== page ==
Nepali Times
Life Times
Brittain in Nepal



Ilsa Brittain has woven the entirety of her life into her layered paintings of the female form
Ilsa Brittain has always been an artist. "One of my earliest memories I must have been about five is of sitting down with a pencil and paper and saying to myself, 'Well, Ilsa, if you're going to be an artist, you have to learn how to draw faces'," she says.

The desire to create has never left her, and has culminated with her current exhibition at Siddhartha Art Gallery at Baber Mahal Revisited. But her journey, from a determined five-year-old to the successful artist she is today, wasn't straightforward.

Ilsa's childhood was spent as a 'water gypsy' on her father's yacht in the Mediterranean, returning only when it was time to take her exams. She eventually moved on to study art at Brighton University in the south of England.

Marriage to her UN worker husband, John, meant the resumption of the itinerant lifestyle. She has spent the last twenty years moving from country to country, including China, Uzbekistan, Cambodia, Russia, France and Guinea. During this time Ilsa had three daughters. Somehow, despite the moves and the madness of motherhood, she managed to keep working, exhibiting in France and Russia, as well as studying figurative painting at the Surikov Academy in Moscow.

"Because my work is concerned with human emotions, motherhood fed into it, rather than being a distraction," Ilsa says. "Of course, your world turns upside down when you have children, and finding the time to paint was hard, but the experience of having a family deepened my work. Although I do remember having really strong arms from holding a baby in one arm whilst I painted with the other," she laughs.

Four years ago, Ilsa and her family moved to Nepal, and she says that it is here in Kathmandu that she feels her work has consolidated and matured, enabling her to produce her best pieces to date.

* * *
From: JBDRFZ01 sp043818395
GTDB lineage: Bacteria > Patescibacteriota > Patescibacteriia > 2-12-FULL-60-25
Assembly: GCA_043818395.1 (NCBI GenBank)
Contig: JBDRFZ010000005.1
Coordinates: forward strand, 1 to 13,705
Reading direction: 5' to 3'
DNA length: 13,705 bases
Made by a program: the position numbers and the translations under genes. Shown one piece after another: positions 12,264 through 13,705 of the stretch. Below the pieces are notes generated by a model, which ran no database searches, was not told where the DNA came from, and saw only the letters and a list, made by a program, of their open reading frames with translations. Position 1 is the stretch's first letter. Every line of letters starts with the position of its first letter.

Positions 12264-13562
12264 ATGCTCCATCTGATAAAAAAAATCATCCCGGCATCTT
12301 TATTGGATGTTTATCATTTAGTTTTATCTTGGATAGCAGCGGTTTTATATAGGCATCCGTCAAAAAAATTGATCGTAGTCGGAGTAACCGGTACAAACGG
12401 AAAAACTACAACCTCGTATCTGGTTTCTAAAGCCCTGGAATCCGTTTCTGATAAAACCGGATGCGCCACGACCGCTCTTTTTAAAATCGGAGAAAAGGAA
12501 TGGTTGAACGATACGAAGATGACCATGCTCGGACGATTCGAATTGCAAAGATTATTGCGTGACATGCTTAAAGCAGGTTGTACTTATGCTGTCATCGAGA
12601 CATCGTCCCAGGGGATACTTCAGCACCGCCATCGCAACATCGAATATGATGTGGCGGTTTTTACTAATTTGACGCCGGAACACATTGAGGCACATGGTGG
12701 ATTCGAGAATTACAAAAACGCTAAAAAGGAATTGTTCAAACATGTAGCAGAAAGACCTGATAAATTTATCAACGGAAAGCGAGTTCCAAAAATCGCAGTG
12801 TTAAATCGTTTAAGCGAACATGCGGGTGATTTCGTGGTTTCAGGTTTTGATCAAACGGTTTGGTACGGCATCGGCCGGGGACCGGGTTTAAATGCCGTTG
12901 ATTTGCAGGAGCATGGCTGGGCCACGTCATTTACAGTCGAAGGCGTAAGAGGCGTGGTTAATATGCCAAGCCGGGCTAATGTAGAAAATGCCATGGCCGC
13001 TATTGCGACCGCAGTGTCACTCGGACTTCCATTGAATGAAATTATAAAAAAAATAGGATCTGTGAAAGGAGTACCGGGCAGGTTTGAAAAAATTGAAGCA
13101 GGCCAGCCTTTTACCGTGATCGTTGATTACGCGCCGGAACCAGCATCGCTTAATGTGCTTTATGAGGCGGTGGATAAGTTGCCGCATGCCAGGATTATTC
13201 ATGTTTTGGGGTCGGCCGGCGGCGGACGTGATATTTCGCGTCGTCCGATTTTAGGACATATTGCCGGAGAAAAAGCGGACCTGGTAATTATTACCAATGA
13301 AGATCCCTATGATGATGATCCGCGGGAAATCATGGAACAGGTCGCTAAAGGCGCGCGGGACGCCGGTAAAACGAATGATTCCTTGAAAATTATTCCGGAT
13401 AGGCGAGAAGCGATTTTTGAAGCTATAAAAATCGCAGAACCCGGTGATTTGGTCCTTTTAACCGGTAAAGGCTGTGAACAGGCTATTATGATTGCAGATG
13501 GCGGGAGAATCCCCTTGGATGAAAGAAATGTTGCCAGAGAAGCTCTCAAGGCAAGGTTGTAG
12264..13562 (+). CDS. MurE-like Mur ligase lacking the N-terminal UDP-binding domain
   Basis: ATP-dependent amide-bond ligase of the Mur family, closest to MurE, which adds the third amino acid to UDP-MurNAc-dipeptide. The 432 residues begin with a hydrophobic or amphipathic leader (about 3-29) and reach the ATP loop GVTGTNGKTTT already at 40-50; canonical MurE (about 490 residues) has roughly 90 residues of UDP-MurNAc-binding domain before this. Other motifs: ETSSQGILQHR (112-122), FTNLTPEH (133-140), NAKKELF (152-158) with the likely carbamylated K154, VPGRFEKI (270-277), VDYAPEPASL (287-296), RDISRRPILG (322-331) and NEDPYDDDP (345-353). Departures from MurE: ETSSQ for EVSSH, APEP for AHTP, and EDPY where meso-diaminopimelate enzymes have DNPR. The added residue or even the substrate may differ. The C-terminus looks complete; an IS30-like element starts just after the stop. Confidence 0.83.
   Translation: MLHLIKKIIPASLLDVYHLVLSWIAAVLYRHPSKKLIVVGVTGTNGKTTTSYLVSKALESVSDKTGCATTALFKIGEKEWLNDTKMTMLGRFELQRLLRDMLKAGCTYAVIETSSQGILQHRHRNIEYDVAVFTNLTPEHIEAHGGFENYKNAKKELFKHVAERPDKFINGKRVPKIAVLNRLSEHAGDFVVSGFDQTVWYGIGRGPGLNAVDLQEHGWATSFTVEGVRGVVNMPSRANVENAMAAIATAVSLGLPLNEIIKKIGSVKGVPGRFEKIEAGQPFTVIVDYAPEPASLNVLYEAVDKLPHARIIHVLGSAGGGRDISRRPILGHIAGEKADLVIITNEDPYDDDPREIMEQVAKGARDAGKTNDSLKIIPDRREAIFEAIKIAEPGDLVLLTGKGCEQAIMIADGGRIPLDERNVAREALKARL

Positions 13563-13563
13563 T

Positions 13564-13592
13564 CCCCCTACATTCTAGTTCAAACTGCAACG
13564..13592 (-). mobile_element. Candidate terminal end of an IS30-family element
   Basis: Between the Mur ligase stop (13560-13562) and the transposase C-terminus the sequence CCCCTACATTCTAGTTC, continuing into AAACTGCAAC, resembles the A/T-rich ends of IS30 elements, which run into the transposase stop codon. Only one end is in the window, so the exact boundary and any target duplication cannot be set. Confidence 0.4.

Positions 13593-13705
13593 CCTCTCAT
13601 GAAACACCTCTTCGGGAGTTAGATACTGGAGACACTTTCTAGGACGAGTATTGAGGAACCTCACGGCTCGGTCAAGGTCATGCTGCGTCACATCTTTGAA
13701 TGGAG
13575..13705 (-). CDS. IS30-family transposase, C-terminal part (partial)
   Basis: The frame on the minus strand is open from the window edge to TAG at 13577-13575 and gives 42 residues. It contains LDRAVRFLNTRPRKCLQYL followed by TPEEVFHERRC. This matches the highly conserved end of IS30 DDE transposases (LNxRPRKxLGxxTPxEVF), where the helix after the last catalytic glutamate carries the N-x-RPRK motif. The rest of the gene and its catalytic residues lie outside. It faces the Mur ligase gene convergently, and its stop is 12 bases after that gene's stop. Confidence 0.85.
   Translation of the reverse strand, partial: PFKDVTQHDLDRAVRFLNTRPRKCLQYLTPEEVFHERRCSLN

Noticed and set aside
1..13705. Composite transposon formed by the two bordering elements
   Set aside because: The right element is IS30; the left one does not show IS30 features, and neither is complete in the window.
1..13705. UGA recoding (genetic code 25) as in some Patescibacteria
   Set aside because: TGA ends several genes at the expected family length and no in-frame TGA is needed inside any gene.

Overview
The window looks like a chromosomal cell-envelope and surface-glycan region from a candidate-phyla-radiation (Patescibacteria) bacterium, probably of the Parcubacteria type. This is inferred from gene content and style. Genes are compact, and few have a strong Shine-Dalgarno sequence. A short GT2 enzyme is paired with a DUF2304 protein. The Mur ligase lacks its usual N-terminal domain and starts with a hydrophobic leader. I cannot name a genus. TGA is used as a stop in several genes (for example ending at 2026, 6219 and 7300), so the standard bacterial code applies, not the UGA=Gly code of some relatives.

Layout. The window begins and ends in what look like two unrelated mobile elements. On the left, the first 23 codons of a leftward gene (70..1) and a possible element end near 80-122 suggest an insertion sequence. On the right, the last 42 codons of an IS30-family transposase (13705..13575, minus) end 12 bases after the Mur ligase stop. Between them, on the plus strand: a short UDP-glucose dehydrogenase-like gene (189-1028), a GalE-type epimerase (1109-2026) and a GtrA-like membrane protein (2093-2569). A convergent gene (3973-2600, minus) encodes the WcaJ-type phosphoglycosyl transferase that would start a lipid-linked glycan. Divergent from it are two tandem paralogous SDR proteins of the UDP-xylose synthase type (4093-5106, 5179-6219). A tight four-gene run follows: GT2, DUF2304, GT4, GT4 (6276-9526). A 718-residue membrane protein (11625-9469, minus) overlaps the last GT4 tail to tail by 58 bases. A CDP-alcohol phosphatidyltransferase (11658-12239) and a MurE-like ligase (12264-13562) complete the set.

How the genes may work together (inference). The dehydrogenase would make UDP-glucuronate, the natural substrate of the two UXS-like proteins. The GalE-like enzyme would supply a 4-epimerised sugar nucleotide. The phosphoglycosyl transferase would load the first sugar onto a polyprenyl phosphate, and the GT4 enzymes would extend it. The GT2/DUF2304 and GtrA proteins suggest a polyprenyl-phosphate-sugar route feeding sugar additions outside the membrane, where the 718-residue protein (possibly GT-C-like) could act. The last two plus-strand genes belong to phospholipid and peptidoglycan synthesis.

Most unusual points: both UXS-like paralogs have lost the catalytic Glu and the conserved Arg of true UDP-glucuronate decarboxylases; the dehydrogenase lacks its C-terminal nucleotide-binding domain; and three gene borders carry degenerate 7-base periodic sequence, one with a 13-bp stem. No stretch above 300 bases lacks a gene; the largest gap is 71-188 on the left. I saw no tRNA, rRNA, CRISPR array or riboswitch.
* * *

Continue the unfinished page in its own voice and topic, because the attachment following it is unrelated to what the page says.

"Coming to Nepal was an inspiration for me," she says. "Sometimes it's hard to get the quality of materials I need for my work, but the relaxed pace of life and sheer beauty of the place has been wonderful."

Ilsa works seven hours a day in her studio in Patan. She says paintings can take anything from a day to a whole year to complete; however, she usually works on more than one piece at a time. She also runs art workshops from her studio, teaching drawing and painting techniques.

"I love teaching," she says. "It's vital to my work, it feeds the studio. I feel that you have to put in to get out, and the energy I put into teaching has been reflected in the paintings I have done since being here."

Ilsa says her work is synergistic, bringing together various strands of her life: as a mother, wife, teacher, traveller and artist. Her current exhibition, titled 'Female Substantive', reflects the different facets and complexity of the roles woman play.

At first glance Ilsa's paintings appear to be simply a beautiful fusion of the figurative and the abstract, but on closer inspection the viewer sees layer upon layer of textural codes beneath the oil paint: a bracelet, a leaf, a safety pin, or a number.

"My paintings are filled with secrets," says Ilsa. "I want them to be a bit like a magnet, drawing the viewer in, and asking them to think about the obstacles and chances in their own lives."

Ilsa's exhibition 'Female Substantive' is showing at the Siddhartha Gallery, Baber Mahal Revisited, until 22 April.

(11 JAN 2013 - 17 JAN 2013)